The following section describes the main risk management strategies and approaches, including enterprise risk management (ERM), alternative risk transfers (ART), and differentiating corporate risks, used in corporations. This section will serve as a foundation for later discussion of the issues surrounding the management of geopolitical risk.
Risk Management Strategies
A corporate risk management strategy is generally a corporate-wide approach to business practice. The main methods and elements of risk management strategy operate to integrate the risk management approach into all levels of operation and the corporate culture itself. There are six main strategies or principles that characterize corporate risk management (Jorgensen, 2005):
- Develop intimate company knowledge: Risk managers require intimate knowledge of corporate operations, goals, and missions to successfully evaluate risk exposures relating to all areas of the company.
- Align risk management vision with that of the company: Risk managers are responsible for creating an integrated risk management strategy that reflects and furthers the goals and values of the company.
- Identify and analyze the company's areas of risk: Risk managers develop successful risk management strategies by analyzing and planning for potential losses vertically and horizontally across an organization.
- Balance financials and objectives: Risk managers are responsible determining how much time, effort, and money is required to achieve a given objective. Risk managers use a balanced scorecard methodology (BSC), a management tool that translates the strategy into operational terms, to connect internal and external processes with corporate cultural and financial objectives.
- Close the gaps with strategic initiatives: Risk managers should identify the gaps between where the company is in relation to their goals and objectives and their final goals and objectives. Risk managers, along with corporate management, are responsible for finding strategies to close any existing gaps in corporate performance and achievement.
- Continual measurement and improvement after implementation: Risk managers are responsible for creating a risk management system as well as evaluating and improving its performance. Risk managers use Data capture and reporting to measure the effectiveness of risk management initiatives (Jorgensen, 2005).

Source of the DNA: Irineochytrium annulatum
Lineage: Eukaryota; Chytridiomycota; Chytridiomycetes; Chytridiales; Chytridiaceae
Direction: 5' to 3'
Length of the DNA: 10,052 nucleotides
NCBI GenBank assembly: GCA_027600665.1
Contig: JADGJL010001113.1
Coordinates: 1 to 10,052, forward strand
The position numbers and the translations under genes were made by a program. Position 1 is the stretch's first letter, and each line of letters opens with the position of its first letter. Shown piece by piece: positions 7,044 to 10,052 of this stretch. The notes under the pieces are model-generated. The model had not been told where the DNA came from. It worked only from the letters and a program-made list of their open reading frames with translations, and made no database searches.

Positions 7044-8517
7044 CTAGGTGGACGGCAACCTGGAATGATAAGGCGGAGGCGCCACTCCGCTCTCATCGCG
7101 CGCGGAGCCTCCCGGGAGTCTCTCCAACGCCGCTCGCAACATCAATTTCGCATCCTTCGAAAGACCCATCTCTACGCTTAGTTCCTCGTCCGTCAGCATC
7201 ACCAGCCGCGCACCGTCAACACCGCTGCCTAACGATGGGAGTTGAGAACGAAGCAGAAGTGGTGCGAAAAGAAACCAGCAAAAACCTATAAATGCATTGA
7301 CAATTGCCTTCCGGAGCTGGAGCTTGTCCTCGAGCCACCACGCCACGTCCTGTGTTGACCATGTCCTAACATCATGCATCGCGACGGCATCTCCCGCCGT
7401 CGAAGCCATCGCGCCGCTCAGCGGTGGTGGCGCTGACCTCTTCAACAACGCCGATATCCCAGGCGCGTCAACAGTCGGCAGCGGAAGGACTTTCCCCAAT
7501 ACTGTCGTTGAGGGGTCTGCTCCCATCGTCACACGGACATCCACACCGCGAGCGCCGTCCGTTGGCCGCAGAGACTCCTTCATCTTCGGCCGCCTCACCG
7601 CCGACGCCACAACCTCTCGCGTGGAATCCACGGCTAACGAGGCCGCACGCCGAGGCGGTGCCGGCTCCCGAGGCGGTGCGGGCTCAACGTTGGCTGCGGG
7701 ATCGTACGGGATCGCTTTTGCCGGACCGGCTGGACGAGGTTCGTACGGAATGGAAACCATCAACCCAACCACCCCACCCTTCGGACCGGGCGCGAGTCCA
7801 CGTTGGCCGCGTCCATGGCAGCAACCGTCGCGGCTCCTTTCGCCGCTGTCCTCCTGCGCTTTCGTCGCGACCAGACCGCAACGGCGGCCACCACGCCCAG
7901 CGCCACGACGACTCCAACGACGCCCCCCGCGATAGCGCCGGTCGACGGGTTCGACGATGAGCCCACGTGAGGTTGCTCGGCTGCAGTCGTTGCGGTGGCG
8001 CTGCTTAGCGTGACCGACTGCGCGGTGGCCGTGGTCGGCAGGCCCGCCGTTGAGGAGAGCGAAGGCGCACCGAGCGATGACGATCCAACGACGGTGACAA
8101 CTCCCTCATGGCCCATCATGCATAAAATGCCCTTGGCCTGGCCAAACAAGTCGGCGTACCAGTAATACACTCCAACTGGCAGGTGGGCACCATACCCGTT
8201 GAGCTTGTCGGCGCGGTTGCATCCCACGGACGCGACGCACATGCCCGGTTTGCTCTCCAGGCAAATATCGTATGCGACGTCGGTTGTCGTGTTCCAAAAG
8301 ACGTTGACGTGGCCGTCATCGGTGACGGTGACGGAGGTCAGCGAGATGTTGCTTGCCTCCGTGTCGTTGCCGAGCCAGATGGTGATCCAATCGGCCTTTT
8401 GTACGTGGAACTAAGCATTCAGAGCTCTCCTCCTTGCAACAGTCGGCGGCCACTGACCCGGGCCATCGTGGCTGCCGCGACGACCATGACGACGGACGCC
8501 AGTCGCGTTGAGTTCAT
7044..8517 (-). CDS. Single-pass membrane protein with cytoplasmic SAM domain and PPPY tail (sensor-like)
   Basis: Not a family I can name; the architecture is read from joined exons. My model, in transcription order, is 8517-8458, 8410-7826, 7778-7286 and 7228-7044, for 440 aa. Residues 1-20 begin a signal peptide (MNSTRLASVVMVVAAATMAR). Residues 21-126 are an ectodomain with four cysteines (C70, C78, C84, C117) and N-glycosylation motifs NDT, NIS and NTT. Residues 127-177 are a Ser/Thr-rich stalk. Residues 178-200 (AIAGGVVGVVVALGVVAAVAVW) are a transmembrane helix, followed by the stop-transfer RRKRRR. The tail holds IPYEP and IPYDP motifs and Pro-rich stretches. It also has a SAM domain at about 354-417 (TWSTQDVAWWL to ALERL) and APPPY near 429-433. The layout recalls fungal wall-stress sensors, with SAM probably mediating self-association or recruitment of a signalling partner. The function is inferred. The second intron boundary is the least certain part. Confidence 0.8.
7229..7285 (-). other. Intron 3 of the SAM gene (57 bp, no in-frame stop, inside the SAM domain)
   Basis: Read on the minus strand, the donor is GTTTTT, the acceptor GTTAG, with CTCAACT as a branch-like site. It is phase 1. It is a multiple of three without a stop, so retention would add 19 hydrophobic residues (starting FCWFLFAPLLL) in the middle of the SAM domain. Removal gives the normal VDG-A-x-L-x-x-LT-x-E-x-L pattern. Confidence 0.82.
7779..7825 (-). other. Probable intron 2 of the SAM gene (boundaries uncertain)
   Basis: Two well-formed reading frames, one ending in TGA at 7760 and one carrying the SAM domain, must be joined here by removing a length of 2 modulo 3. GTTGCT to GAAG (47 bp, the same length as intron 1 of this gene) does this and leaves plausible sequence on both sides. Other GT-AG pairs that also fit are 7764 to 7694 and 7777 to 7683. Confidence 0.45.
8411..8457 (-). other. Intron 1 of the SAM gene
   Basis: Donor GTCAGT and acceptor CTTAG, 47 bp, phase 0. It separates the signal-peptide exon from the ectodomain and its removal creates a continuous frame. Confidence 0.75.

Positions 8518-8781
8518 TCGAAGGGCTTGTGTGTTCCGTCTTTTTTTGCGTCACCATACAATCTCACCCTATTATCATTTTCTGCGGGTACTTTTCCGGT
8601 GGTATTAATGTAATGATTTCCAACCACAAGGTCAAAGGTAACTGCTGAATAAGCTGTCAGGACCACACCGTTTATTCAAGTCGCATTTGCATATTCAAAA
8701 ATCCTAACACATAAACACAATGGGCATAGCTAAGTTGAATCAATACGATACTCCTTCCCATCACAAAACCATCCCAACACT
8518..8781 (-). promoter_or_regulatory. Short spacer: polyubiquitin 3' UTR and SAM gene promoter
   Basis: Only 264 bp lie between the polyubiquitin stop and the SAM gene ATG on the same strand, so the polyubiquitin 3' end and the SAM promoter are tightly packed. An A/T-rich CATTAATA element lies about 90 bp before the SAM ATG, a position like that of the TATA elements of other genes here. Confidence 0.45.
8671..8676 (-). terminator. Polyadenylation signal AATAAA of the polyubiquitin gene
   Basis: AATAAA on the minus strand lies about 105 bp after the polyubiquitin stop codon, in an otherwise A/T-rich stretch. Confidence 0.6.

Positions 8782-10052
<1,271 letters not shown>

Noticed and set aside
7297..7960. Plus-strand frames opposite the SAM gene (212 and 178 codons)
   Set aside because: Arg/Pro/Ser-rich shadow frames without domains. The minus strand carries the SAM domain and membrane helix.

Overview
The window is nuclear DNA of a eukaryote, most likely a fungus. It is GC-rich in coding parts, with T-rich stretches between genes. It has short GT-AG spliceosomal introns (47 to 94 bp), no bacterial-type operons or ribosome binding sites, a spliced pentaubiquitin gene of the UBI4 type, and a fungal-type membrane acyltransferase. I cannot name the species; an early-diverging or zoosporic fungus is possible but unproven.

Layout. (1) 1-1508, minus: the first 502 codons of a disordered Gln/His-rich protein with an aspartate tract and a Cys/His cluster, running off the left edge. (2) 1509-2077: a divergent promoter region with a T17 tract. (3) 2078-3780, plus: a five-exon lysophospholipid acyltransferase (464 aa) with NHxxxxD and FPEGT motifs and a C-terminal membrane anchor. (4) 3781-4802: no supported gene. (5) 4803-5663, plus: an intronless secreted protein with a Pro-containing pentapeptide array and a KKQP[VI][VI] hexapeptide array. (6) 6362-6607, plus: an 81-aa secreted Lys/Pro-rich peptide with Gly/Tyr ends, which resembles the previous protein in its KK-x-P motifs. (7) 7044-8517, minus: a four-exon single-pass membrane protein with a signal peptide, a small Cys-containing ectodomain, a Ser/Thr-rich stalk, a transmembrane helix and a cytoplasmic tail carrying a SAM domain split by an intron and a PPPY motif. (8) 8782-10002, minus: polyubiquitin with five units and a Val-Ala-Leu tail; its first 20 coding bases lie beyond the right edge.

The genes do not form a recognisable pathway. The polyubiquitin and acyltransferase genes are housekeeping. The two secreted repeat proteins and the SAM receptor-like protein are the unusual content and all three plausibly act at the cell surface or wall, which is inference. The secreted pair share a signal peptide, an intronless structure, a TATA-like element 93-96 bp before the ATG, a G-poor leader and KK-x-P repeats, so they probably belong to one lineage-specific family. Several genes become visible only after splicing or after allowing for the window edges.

Risk analysis is one of the first and most important steps in the risk management process. Risk analysis involves risk evaluation and classification. Risk classification is performed in an effort to create or select effective, efficient, and feasible strategies for...
The aim of Risk Management (RM) is to bridge the gap between academia and industry (practice) by quantitatively addressing risk management issues of high relevance and importance to industry (practitioners), with academic rigor. The journal's target audience are practitioners, regulators, academics, as well as those predominantly interested in the quantitative perspective on the most recent issues, advances and practices in the field of risk management.
RM is mostly focused on the topics related to financial risk management (financial risks), but is also open to publishing research related to other types of risks at the corporate, institutional, and/or regulatory level that are perceived to be important and interconnected (for example, various operational risks). In terms of institutional focus, RM welcomes research related to banks and insurance companies, asset management companies, and/or non-financial corporations.